« Last Edit: Yesterday at 02:00:14 AM by W9RND » Logged
W9RND
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Posts: 1764




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« Reply #130 on: Yesterday at 01:52:04 PM »

The Dems certainly took the most visible damage and I seriously doubt many GOP voters are going to put much credence on a Putin helping Trump scenario.  I find it hard to believe as a independent! 

another interesting article [source of the quote below]:  http://thehill.com/blogs/ballot-box/presidential-races/289343-assange-wikileaks-to-release-a-lot-more-on-us-elections

Quote
WikiLeaks founder Julian Assange says his organization plans to publish “a lot more material” concerning elections in the U.S.

“This is having so much political impact in the United States,” he told CNN on Tuesday, referencing last Friday’s leak of 20,000 internal emails from the Democratic National Committee (DNC).

Assange said Hillary Clinton’s presidential campaign is trying to disrupt focus on the messages by blaming Russia for their release.
“What we have right now is the Hillary Clinton campaign using a speculative allegation about hacks that have occurred in the past to try and divert attention from our emails, another separate issue that WikiLeaks has published,” he said.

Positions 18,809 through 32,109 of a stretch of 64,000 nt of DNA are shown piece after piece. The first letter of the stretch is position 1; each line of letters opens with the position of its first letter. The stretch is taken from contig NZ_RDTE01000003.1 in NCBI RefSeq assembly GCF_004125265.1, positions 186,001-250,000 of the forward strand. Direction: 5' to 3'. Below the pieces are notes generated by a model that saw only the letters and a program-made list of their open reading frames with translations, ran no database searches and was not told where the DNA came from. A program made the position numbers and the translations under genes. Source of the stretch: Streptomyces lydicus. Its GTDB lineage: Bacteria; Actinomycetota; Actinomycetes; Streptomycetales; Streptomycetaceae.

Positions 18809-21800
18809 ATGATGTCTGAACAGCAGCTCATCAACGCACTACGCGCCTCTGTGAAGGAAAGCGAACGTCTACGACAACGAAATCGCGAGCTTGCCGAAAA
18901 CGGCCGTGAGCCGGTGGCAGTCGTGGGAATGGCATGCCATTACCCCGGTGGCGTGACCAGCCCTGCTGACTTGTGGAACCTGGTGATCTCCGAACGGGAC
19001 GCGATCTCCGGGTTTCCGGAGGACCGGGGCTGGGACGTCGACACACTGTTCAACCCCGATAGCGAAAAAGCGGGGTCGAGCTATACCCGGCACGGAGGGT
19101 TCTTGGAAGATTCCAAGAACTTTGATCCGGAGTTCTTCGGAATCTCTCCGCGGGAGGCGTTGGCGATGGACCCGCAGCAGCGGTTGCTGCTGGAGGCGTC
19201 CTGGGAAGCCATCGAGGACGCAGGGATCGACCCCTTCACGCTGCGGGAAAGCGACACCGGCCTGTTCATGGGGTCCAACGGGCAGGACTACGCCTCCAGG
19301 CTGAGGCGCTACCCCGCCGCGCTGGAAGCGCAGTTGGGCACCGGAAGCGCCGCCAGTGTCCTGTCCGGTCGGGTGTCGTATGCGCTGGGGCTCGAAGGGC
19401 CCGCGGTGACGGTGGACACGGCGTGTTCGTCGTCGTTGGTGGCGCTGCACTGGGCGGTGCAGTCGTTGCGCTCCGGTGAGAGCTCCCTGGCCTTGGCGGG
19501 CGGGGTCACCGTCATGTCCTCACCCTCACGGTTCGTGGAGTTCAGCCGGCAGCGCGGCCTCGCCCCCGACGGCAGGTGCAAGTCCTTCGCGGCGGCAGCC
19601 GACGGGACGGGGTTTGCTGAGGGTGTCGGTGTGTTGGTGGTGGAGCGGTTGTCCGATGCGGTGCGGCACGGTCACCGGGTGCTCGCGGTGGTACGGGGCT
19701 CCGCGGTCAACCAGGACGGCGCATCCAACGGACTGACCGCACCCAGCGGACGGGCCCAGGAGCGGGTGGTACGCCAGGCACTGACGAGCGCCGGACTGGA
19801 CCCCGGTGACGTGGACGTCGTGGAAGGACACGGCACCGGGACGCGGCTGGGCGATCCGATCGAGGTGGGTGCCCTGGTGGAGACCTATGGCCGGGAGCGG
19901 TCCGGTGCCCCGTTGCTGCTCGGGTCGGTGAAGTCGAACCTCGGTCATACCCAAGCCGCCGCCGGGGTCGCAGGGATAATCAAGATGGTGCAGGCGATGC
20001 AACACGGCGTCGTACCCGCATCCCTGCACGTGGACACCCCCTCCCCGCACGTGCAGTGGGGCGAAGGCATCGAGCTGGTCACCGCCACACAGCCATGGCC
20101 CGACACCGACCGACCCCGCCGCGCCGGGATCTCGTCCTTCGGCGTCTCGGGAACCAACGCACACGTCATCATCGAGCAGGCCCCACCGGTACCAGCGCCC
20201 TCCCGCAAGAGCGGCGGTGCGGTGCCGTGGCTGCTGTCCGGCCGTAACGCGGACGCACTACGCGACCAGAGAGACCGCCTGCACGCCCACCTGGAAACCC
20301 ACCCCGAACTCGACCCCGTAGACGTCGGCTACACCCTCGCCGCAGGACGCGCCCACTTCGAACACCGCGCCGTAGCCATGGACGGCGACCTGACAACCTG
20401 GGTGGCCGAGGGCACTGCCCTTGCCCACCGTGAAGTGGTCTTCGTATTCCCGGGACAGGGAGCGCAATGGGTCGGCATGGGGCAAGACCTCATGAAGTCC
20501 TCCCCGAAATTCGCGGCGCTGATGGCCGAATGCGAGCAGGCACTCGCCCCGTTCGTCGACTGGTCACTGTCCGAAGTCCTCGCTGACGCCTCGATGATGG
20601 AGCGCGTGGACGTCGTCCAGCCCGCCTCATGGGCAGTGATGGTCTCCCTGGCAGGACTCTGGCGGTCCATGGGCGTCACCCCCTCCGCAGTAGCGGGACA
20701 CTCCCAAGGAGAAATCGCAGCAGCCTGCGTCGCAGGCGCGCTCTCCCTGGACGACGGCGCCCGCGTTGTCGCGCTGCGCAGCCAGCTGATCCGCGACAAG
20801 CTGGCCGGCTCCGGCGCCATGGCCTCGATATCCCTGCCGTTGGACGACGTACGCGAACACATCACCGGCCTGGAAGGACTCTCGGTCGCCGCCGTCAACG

“I think this raises a very serious question, which is that the natural instincts of Hillary Clinton and the people around her, that when confronted with a serious domestic political scandal, that she tries to blame the Russians, blame the Chinese, etc,” Assange added. "If she does that when she’s in government, that’s a political, managerial style that can lead to conflict.”

Assange said WikiLeaks would neither confirm nor deny that Russia was behind the theft of the controversial private communications.
“What we try and do as a source protection agency, we like to create maximum ambiguity as to who our sources are,” he said. "Perhaps one day the source or sources will step forward, and it might be an interesting moment. Some people will have egg on their faces.

“Obviously, to exclude certain actors is to make it easier to find out who our sources are. So we never do it.”
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KD8MJR
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Posts: 4663




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« Reply #131 on: Yesterday at 07:13:11 PM »

Julian Assange has zero credibility with me. He's been locked away in a room for four years and at this point his only hope of getting out is helping Trump as much as he can so that maybe Trump might let him scurry away from his internment.  Snowden is a guy who I would call a whistle blower. Assange is just a low life.

73
Rob
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“A lie can travel half way around the world while the truth is putting on its shoes.”  (Mark Twain)